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UK Human Rights Blog, 18th March 2014

Source: www.ukhumanrightsblog.com

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Article 8 and the Private Sector – NearlyLegal

‘In one sense, the possession claim in Manchester Ship Canal Developments v Persons Unknown [2014] EWHC 645 (Ch) follows a fairly predictable course. The Defendants were a group of activists who had set up camp on Barton Moss Lane, Manchester, in protest at the drilling program being undertaken by a company, Igas Energy plc. The Claimants had granted Igas a licence to drill on the land nearby and the protest was intended to deter the controversial fracking process which the activists feared would ensue.’

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NearlyLegal, 16th March 2014

Source: www.nearlylegal.co.uk

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Reporting Restrictions and the New Transparency – Part 2 – Family Law Week

‘In the second part of her article reviewing reporting restriction orders and the new transparency Mary Lazarus, barrister of 42 Bedford Row, considers those cases involving aggrieved parties and cases with international implications.’

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Family Law Week, 4th March 2014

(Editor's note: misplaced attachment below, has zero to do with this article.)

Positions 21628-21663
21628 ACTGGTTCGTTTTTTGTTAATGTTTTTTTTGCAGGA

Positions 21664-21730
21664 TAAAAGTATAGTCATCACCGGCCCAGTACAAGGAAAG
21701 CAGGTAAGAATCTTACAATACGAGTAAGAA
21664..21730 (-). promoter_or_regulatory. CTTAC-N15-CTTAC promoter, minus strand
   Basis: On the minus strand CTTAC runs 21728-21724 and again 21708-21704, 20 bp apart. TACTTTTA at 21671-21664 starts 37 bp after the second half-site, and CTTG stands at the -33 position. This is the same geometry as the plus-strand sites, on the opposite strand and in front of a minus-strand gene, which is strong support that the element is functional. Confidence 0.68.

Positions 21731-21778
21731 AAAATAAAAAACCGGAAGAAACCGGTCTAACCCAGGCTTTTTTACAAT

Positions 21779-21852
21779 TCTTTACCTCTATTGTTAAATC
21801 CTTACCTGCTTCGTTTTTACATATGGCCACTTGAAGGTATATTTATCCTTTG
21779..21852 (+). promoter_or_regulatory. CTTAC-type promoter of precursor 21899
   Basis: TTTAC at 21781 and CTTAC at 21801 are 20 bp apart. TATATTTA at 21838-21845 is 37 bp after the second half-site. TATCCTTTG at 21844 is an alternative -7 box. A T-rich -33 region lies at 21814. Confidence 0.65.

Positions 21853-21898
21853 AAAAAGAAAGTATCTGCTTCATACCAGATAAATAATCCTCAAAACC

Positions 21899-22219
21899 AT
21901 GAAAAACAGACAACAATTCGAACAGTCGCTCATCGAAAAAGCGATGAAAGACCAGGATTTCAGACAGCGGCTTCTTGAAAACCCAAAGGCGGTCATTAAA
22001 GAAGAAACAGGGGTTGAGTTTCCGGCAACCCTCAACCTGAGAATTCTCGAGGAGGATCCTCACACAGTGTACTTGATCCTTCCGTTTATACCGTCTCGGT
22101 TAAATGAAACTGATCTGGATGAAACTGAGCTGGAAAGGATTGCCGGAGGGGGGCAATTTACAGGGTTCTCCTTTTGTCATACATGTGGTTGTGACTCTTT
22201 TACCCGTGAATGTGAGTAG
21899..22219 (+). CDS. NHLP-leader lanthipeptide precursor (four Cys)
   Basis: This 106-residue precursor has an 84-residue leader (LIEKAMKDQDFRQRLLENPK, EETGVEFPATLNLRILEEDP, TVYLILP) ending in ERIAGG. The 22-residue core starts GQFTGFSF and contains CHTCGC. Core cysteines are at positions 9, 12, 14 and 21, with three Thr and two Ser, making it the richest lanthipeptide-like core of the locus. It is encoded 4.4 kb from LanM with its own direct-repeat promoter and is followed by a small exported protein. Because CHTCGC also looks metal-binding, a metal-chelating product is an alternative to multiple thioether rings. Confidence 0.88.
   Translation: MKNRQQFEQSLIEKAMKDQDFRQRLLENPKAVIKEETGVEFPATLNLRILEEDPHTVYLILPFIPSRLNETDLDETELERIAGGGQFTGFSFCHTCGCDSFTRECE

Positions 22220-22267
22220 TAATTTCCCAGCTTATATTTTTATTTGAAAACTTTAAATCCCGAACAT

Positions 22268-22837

Source: www.familylawweek.co.uk

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Regina (Miranda) v Secretary of State for the Home Department and another (Liberty and others intervening) – WLR Daily

Posted February 28th, 2014 in airports, detention, freedom of expression, human rights, law reports, terrorism by sally

Regina (Miranda) v Secretary of State for the Home Department and another (Liberty and others intervening) [2014] EWHC 255 (Admin); [2014] WLR (D) 93

‘It was lawful that a journalist’s assistant who was thought to harbour state secrets in electronic form against the wishes of Britain and a foreign power should be stopped and held at an airport on the basis that investigating him amounted to determining whether he was a terrorist under section 40(1)(b) of and paragraph 2(1) of Schedule 7 to the Terrorism Act 2000.’

WLR Daily, 19th February 2014

Source: www.iclr.co.uk

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Pop stars’ daughter who glued herself to anti-fracking protester found guilty – The Guardian

‘The daughter of musicians Ray Davies and Chrissie Hynde has been found guilty after supergluing herself to a fellow anti-fracking protester outside the main gate of an exploratory oil drilling site.’